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And Furthermore: Morels require you to keep secrets

There are a couple hard and fast rules to living here in the Wallowas. Never revealing a dependable morel mushroom location is one.

Published on June 5, 2018 3:09PM


Keeping secrets in a smallish community such as this here Wallowa Valley can be an uphill endeavor. Fate recently snatched me by the ear and placed me squarely between two good friends in a scenario with no avenue to take the high road.

Betrayal of a friend’s confidence is last on the list of things I’d ever do. Right behind attending an opera.

But this tight spot I was in had zero outs. Twice I was entrusted with a confidence held dear. Twice was I thwarted.

There are a couple hard and fast rules to living here in the Wallowas. Never revealing a dependable morel mushroom location is one.

My job is wonderful. I spend time in pretty canyons, in pretty creeks and pretty rivers, working for Nez Perce Tribe Fisheries to improve living conditions for steelhead and Chinook salmon.

If you wolf your sandwich in the truck while your partner drives, you can sometimes squeeze in a walk in the woods for your lunch break and look for mushrooms.

Fresh air, exercise, morels. It’s a heck of a lunch break if you can stumble on enough morels to go home and make a powerhouse dinner.

Locations are limited, though. Has to be next to a lunch spot and on public ground with that magic mixture of morel-producing forest matter.

You learn to be very attentive to elevation, slope aspect, overnight lows, appropriate moisture content and composition of trees and undergrowth. It’s a whole deal.

So my regular coworker was heading off for vacation just as the mushrooms were starting to bust out. I would be finishing my shift with one of our bosses.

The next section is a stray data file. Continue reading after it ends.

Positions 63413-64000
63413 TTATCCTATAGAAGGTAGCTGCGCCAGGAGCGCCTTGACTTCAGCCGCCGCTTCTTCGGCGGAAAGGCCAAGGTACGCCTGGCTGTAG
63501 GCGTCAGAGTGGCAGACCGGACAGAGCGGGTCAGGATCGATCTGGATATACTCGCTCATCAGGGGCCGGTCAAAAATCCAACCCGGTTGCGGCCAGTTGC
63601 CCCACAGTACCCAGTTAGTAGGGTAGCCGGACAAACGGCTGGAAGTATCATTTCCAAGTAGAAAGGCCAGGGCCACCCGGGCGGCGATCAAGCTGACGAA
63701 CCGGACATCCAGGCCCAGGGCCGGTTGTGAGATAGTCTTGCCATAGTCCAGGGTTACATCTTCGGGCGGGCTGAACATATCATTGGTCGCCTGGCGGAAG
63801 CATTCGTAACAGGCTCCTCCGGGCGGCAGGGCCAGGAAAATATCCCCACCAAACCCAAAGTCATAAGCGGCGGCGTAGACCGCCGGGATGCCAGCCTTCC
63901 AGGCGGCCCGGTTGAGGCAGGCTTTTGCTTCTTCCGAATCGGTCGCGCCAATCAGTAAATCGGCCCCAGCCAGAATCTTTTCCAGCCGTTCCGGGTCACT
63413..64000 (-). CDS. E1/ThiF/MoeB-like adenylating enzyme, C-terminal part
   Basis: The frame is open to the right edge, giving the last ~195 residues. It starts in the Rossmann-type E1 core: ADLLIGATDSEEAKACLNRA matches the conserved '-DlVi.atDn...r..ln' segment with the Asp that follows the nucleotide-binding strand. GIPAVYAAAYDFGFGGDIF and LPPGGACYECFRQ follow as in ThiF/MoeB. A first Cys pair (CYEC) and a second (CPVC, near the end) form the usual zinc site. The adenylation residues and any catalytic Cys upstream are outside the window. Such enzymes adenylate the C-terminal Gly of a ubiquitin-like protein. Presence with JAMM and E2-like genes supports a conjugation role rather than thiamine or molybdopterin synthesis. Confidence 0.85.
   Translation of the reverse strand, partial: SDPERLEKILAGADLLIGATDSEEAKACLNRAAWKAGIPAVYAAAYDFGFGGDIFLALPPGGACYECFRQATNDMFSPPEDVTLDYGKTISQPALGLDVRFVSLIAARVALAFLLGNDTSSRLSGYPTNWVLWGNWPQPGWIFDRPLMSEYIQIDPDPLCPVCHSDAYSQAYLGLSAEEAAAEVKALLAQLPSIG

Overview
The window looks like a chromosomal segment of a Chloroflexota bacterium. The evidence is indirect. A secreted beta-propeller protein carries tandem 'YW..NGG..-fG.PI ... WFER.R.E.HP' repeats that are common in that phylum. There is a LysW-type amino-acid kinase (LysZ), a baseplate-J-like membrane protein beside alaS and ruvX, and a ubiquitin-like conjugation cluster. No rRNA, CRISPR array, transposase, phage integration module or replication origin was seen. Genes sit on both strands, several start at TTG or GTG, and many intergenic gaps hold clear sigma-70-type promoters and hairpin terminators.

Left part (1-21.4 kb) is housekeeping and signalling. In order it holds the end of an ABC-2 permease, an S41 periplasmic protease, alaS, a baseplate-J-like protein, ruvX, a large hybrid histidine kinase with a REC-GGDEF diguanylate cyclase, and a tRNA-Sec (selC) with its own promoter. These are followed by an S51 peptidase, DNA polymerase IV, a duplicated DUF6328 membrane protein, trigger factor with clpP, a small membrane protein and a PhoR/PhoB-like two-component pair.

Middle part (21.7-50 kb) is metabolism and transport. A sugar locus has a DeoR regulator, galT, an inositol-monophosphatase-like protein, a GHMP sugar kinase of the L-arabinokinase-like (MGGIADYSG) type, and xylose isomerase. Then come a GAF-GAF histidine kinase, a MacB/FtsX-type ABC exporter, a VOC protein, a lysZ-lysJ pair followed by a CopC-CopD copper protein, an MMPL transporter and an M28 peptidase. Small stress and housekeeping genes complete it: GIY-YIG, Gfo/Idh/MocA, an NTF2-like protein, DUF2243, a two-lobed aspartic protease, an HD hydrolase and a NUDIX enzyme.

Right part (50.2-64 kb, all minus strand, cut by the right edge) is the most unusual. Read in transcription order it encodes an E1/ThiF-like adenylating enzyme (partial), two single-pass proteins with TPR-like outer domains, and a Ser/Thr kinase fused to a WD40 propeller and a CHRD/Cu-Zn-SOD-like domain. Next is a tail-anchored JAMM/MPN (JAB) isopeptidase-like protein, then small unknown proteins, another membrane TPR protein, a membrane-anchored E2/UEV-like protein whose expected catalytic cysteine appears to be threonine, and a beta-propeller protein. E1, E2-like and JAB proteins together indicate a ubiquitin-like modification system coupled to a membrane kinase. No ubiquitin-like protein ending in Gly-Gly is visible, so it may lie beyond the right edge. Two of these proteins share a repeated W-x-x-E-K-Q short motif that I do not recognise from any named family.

Hey man, my cohort said to me just as he left for Iceland. Maybe keep our secret morel spots ... you know ... secret.

Oh, for sure, I assured him. I drew the knife blade dramatically across my palm, swearing a blood oath to protect our mushroom grounds.

The next day it gets to be lunchtime, and my boss and I wolf our sandwiches so we can scour the woods for shrooms. Hey man, he says to me. I’m gonna take you to a few of my secret spots and ... you know ... maybe just keep them secret.

I dragged the knife blade reluctantly across my already-bandaged hand. Felt a little woozy. These blood oaths take a lot out of a guy.

Four inches is my guess on how far apart the tire tracks were from the day before when we parked at the first secret spot and where the tires came to rest 24 hours later.

Your secret is safe with me, I assured him, while brushing out my own bootprint from yesterday.

Next day, same deal. Second secret spot I was now twice-sworn to protect from the same two people.

I started walking toward an unlikely-looking patch of earth and got a helpful suggestion that I might have better luck traversing this other ground I’d already cleared of morels. Oh, I dunno. I just feel like over here might be good.

I’m not sure what the moral implications are of protecting overlapping morel spots. I tried my best. I failed. I think. Life sure gets complicated.

Here’s my current favorite morel pizza recipe:

Flatbread. El Pato spicy tomato sauce. Too much jack cheese. Fresh morels from a secret spot, sautéed in butter and garlic. Bacon. Red pepper, diced. Green onion, artfully sliced on a diagonal.

Sprinkle of Italian seasoning. Healthy dash of red pepper flakes. Bake until perfectly done. Wrap leftovers in foil for lunch tomorrow. Find more morels. Repeat.

Jon Rombach currently has both dried and frozen morels in the larder at his old log cabin. He writes a column for the Chieftain and can totally keep a secret. But not two.



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